While Davis was gradually guided toward her chosen career, Engel started off in the right place—with one problem. “I spent 18 years brewing, thinking I was a guy,” she recalls. “I had the full-on brewer beard and fit all the stereotypes.” She worked at breweries along the West Coast, gaining extensive experience, but “was never quite comfortable with my personal life, or with life in general.”
Engel says that on some level she had known her true identity since her teens, but spent much of her life resisting it. In 2017, she realized it was time to trade the beard and overalls for long locks and cat-eye makeup. That’s when the rosy glow of living her truth melted years off her appearance and dissolved the deep-seated discomfort that was a dead weight on her soul. But upon coming out, Engel was forced out of a brewing opportunity she’d been working toward for nearly two decades—a tragically common circumstance. After punching through what became a dark time in her life, Engel landed a job at Ghostfish Brewing Company, where she works as a brewer and Certified Cicerone.
“The [staff] are all really supportive,” Engel says. “I’m the only woman on the brew floor, but they treat me just like everybody else.”
Davis’ and Engel’s unique experiences illuminate some bitter truths. “The hardest part about the transition…wasn’t so much being trans as it was being a woman,” Davis says. “People question your skills and experience more, and just don’t take you seriously.”
Of the many forms of discrimination that poison the American workplace, misogyny is still among the most prevalent. “I got to see how sexism in the industry works from both angles,” Davis says. “Listening to what men say about women when they think no women are around; hearing about what happens to women in the industry from the outside and then experiencing it myself was eye-opening.”
Engel notes that raising awareness is key, because most men don’t see the harm they’re causing. “I’ve spent a lot of the past couple years apologizing to people for the way I was before,” she says.
However, the battle for full equality goes beyond women’s rights. “The fact that being a woman in the industry is still considered novel means that other marginalized groups are more or less invisible,” Davis explains. “Feminism must be intersectional to include everybody who wants to be part of the brewing community.”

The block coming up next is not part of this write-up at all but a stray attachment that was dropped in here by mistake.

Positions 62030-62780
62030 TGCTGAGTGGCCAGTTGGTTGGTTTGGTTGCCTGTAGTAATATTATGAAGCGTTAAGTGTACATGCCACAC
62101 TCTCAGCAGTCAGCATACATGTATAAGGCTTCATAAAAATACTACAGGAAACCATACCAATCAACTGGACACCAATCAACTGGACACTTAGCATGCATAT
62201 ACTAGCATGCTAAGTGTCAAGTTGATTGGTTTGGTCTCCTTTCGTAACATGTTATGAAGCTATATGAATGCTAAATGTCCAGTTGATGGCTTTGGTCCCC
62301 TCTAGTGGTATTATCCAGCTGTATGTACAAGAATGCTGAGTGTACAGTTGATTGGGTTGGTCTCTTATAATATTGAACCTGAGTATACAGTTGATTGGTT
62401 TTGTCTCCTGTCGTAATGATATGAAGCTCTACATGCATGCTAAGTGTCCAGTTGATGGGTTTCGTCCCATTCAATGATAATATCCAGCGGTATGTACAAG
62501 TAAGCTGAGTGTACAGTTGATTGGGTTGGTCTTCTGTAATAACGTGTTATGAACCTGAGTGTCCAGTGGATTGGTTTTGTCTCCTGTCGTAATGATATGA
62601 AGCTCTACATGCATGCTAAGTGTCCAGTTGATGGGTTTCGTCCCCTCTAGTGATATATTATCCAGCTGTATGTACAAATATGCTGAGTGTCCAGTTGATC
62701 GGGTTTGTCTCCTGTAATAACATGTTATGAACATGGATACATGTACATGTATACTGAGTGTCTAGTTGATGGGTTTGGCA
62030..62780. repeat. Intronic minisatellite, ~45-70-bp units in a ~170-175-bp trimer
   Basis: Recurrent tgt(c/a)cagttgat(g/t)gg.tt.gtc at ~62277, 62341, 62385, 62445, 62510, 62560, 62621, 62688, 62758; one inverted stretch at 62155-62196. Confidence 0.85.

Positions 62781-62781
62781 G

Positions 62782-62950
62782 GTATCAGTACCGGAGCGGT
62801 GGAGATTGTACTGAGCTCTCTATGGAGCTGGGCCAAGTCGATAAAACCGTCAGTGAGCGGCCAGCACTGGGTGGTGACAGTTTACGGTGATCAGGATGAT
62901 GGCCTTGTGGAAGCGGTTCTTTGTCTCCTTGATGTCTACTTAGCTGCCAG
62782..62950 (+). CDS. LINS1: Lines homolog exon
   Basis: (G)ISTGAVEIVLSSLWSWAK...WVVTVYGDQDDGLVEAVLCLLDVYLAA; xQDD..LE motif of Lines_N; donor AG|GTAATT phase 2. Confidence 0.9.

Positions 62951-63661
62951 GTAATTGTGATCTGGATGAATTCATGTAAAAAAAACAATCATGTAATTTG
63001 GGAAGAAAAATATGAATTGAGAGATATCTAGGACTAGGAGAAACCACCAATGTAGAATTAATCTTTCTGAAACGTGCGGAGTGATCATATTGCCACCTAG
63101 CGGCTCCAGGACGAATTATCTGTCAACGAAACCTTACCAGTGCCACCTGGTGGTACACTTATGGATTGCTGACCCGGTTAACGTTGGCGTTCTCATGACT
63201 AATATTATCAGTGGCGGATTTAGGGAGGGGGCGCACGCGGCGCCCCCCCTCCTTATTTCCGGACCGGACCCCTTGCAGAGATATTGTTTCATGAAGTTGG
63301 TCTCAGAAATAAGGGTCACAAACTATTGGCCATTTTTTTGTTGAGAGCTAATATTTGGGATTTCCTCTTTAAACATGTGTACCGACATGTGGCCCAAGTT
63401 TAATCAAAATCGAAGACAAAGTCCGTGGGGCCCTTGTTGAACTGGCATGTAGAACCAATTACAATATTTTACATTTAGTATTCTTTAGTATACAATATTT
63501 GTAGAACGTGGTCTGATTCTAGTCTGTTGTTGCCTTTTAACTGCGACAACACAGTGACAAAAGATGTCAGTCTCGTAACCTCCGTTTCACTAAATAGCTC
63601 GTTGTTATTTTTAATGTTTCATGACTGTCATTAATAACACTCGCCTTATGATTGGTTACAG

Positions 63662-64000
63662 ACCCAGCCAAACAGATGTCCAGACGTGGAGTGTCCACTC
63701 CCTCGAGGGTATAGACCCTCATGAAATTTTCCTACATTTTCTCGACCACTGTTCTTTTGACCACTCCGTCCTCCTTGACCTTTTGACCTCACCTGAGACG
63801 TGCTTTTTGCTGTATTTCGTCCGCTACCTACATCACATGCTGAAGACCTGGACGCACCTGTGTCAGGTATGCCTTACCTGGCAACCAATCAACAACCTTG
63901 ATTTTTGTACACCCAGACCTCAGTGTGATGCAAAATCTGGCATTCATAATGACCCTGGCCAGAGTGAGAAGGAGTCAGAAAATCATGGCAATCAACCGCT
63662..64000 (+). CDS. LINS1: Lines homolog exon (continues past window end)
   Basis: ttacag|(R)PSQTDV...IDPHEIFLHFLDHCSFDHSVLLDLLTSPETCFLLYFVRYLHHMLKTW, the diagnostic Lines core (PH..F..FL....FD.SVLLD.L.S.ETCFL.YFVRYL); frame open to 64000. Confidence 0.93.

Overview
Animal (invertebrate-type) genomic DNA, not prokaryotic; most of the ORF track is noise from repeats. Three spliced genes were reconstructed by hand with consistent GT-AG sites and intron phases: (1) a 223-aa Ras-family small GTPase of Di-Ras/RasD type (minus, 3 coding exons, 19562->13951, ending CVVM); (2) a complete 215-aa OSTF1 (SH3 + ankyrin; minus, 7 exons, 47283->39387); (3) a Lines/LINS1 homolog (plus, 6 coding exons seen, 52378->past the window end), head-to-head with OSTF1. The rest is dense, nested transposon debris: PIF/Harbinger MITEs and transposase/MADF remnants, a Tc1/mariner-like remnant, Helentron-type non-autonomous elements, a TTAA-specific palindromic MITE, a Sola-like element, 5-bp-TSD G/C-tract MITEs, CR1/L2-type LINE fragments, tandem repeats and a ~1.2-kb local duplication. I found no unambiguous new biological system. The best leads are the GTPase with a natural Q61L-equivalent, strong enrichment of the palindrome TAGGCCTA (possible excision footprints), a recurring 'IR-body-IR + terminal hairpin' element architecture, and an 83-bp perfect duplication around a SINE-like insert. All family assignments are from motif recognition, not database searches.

To this end, Davis and Engel have found incredible camaraderie in the brewing community. “We support each other—both trans people and women in general,” Engel affirms.
Engel is a member of the Seattle chapter of the Pink Boots Society—a professional organization exclusively for women in the beer industry, from servers to brewers and executives—and recalls that from the first meeting, “Everybody was supporting me, inviting me places, and feeding me job leads. It’s the most amazing group I’ve ever been a part of.”
While a Pink Boots Society-type network specifically for LGBTQ+ workers has yet to materialize, Davis plans to organize a like-minded advocacy group. In the meantime, she founded an online community of beer professionals who identify as trans to offer support. Engel is also a member.
Just as the industry is indicative of society’s fault lines, so too can it be a catalyst for change. The craft beer industry is producing consumable political protest with brews such as Rooftop Brewing Company’s ImPeachMint IPA and Chinga Tu Pelo (Fuck Your Hair), by 5 Rabbit Cervecería. Perhaps we’ll soon see a Trans Pride Tripel or a She Persisted Porter on grocery store shelves.